Big Gains for Republicans while Voters Support Progressive Ballot Measures

The significant gains made by Republicans in the mid-term elections, in particular taking control of the U.S. Senate, have caused alarm for working-class and progressive people across the country. The Republicans also solidified their control of the House of Representatives. Most shocking, however, was the re-election of a number of right-wing governors like Scott Walker in Wisconsin and Rick Snyder in Michigan who had presided over relentless attacks on the working class.

But Republican gains cannot obscure the fact that the whole political establishment is discredited. This election showed frustration and disappointment with the Democrats – not support for Republicans. Before the election, one poll showed 70% supporting the idea of throwing out all incumbents. The gap between the frustration of working-class people and what´s on offer from reactionary Republicans and pro-corporate Democrats will inevitably force working people to find other ways to express their needs. We can expect struggles on a range of fronts.

Contradictory Results

The election result stands in sharp contrast to the shift to the left in U.S. society in recent years reflected in broad support for increasing the minimum wage, for marriage equality, addressing climate change and against military adventures abroad. In fact, ballot initiatives to increase the minimum wage passed in Alaska, Arkansas, Nebraska and South Dakota, the latter two reliably “red” states. In San Francisco voters passed a referendum for a $15 minimum wage by an overwhelming 77% margin. In Oregon, Alaska and Washington DC, voters approved measures to legalize possession of marijuana. Two of the three anti-abortion measures proposed at the state level failed. So voters in many cases supported positions rejected by the right wing while not voting for Democrats.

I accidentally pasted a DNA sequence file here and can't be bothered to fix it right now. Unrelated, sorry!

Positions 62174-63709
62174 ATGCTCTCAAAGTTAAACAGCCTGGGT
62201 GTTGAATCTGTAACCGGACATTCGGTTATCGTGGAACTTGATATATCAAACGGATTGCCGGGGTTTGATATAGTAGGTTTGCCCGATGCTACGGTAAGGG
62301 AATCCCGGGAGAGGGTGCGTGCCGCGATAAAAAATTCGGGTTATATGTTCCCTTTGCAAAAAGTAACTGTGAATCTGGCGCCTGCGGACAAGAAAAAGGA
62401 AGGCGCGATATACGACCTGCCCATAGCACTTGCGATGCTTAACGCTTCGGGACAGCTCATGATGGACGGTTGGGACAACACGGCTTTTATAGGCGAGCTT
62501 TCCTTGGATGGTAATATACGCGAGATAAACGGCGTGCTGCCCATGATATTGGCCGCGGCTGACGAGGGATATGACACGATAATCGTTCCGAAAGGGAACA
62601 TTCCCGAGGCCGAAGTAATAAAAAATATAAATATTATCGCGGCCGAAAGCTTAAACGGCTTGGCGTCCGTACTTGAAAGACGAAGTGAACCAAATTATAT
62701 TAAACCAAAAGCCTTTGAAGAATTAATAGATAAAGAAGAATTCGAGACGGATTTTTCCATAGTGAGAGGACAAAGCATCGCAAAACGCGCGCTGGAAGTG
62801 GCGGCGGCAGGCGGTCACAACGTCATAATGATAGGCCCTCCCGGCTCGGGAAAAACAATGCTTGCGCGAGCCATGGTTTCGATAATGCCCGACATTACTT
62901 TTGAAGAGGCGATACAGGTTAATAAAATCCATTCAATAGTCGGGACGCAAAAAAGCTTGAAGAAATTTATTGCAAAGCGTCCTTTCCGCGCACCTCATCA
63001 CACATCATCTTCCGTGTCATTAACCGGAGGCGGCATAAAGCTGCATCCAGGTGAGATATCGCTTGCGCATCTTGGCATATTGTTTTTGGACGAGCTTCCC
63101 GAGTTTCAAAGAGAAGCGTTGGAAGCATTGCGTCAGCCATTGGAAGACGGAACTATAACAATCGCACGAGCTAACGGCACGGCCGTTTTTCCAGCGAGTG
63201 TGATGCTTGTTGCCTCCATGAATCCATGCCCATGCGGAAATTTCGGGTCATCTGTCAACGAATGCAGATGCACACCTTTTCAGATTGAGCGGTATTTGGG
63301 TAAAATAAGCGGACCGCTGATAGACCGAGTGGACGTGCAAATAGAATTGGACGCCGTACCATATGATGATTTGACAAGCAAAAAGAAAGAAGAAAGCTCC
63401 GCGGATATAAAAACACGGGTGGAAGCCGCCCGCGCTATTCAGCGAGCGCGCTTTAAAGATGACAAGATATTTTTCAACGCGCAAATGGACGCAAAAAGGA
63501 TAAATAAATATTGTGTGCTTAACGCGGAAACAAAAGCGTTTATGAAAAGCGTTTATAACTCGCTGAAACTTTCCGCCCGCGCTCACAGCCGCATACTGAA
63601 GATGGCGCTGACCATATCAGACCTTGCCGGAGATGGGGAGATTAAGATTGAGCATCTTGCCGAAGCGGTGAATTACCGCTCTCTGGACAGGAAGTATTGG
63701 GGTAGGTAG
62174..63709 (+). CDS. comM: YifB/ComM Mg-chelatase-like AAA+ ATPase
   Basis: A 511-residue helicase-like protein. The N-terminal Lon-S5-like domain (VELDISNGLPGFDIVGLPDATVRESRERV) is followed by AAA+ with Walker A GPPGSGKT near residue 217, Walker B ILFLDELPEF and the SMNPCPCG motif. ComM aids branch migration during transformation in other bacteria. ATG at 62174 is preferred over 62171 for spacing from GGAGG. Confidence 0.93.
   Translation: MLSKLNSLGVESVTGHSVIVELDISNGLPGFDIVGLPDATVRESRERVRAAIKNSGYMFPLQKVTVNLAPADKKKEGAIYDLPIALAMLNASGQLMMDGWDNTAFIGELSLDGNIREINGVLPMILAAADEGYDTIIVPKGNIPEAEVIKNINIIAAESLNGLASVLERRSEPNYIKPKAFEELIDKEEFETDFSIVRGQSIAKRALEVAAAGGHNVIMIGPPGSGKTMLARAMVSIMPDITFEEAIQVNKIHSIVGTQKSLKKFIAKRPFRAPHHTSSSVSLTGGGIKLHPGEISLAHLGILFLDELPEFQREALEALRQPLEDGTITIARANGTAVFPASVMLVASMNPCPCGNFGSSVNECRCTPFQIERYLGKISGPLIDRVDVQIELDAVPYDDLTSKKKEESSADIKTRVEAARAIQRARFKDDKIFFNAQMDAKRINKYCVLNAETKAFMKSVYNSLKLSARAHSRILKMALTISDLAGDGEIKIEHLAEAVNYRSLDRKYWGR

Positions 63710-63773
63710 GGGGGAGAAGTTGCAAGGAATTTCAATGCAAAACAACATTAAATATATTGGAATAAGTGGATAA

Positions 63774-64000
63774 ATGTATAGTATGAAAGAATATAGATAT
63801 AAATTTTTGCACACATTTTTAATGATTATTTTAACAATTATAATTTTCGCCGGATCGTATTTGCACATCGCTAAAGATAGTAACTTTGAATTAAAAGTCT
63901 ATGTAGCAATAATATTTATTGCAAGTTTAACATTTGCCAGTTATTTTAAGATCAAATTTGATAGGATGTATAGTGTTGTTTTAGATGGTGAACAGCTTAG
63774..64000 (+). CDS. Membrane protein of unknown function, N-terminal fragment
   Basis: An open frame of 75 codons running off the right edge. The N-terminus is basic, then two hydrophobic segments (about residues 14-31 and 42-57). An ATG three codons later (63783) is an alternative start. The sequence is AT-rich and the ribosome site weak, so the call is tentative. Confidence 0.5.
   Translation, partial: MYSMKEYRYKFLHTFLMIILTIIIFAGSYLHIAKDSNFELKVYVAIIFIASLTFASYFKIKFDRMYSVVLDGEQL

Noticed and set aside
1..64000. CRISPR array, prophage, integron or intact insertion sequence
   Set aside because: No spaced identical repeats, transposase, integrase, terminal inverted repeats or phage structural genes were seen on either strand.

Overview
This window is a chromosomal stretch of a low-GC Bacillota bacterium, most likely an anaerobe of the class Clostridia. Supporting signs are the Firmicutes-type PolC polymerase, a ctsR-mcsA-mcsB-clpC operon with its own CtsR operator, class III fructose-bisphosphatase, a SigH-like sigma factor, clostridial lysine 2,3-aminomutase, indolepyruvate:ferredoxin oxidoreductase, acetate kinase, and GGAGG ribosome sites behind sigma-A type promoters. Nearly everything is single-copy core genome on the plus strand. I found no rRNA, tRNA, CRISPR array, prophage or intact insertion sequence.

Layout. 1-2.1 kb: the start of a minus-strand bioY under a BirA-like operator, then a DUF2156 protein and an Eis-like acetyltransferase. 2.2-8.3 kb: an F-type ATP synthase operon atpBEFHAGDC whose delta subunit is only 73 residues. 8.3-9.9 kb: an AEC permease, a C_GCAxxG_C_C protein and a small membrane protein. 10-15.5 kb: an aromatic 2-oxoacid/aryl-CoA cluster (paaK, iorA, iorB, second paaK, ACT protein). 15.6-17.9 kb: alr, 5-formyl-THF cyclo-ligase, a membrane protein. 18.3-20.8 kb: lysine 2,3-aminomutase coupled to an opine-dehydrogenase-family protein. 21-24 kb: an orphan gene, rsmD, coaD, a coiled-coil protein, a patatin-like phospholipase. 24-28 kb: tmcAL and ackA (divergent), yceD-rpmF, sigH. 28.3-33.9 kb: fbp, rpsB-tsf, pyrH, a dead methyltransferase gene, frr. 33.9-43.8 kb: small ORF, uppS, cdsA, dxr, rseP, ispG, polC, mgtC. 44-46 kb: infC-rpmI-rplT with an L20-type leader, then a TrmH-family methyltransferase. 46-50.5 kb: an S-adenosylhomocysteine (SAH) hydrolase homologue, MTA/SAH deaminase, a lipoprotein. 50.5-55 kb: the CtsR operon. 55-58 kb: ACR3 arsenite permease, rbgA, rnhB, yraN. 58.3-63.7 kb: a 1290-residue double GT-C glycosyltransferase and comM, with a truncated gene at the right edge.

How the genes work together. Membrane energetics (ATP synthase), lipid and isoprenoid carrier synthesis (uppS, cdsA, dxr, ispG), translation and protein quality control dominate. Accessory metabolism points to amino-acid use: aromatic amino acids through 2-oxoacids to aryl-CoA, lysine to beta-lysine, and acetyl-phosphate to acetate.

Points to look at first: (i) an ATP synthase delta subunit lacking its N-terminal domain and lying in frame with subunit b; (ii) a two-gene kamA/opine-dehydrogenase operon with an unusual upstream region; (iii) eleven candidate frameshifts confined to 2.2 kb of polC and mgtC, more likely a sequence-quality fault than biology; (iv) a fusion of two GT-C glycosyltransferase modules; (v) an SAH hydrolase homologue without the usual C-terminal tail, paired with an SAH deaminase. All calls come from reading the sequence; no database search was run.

Huge parts of the electorate sat this one out. Broadly the voters were older, whiter and more conservative than in 2008 and 2012. In contrast to the low voter turnout, these were the most expensive mid-term elections in history with $4 billion being spent. Unleashed by the Supreme Court’s Citizens United decision, corporations and reactionary billionaires tried – to some extent successfully – to buy the vote. This is a serious obstacle for any candidate rejecting the corporate agenda. In addition, gerrymandering has helped the Republicans, particularly in House races. There has also been widespread voter suppression by Republicans in some states aimed at reducing the African American vote.

What Happens Now?

The Republican leadership, particularly Mitch McConnell, the new Senate Majority Leader, are very keen to demonstrate that they have learned from the government shutdown in 2013 – which they triggered – and that they will keep the Tea Party “in its place.” Since the Democrats’ election meltdown, Obama and McConnell have been making conciliatory “non-partisan” noises. This is not good news for working people. When the politicians in Washington talk about the need to “get things done” and “end the gridlock,” they are partly reflecting the popular anger at the government’s dysfunction – but also expressing the ruling class’s frustration that their agenda is not being addressed.

However, it is not only possible, but probable, that provocations by the right wing will lead to new sharp struggles – as happened after the 2010 elections where the Republicans made major gains and then thought they had a mandate to run amok. 2010 was followed by the uprising in Wisconsin and Occupy in 2011. Similar developments are possible now.

The Democratic Party is the issue

The real issue is how the Democrats, after six years of the Obama presidency, have so disillusioned progressive workers and young people that large numbers of them stayed home even in the face of the threat from the right.Screen-Shot-2014-09-29-at-11.29.04-AM

The Democrats say they should be receiving more credit for economic growth. But the bulk of jobs being created are low wage, and the benefits of the “recovery” have gone overwhelmingly to the richest 1%. Millions of homeowners are still underwater. Latinos who turned towards the Democrats during the Bush years are incensed that Obama has sharply increased deportations. Young black people see no end to harassment from the police. Women’s rights have been under systematic attack, especially in the South.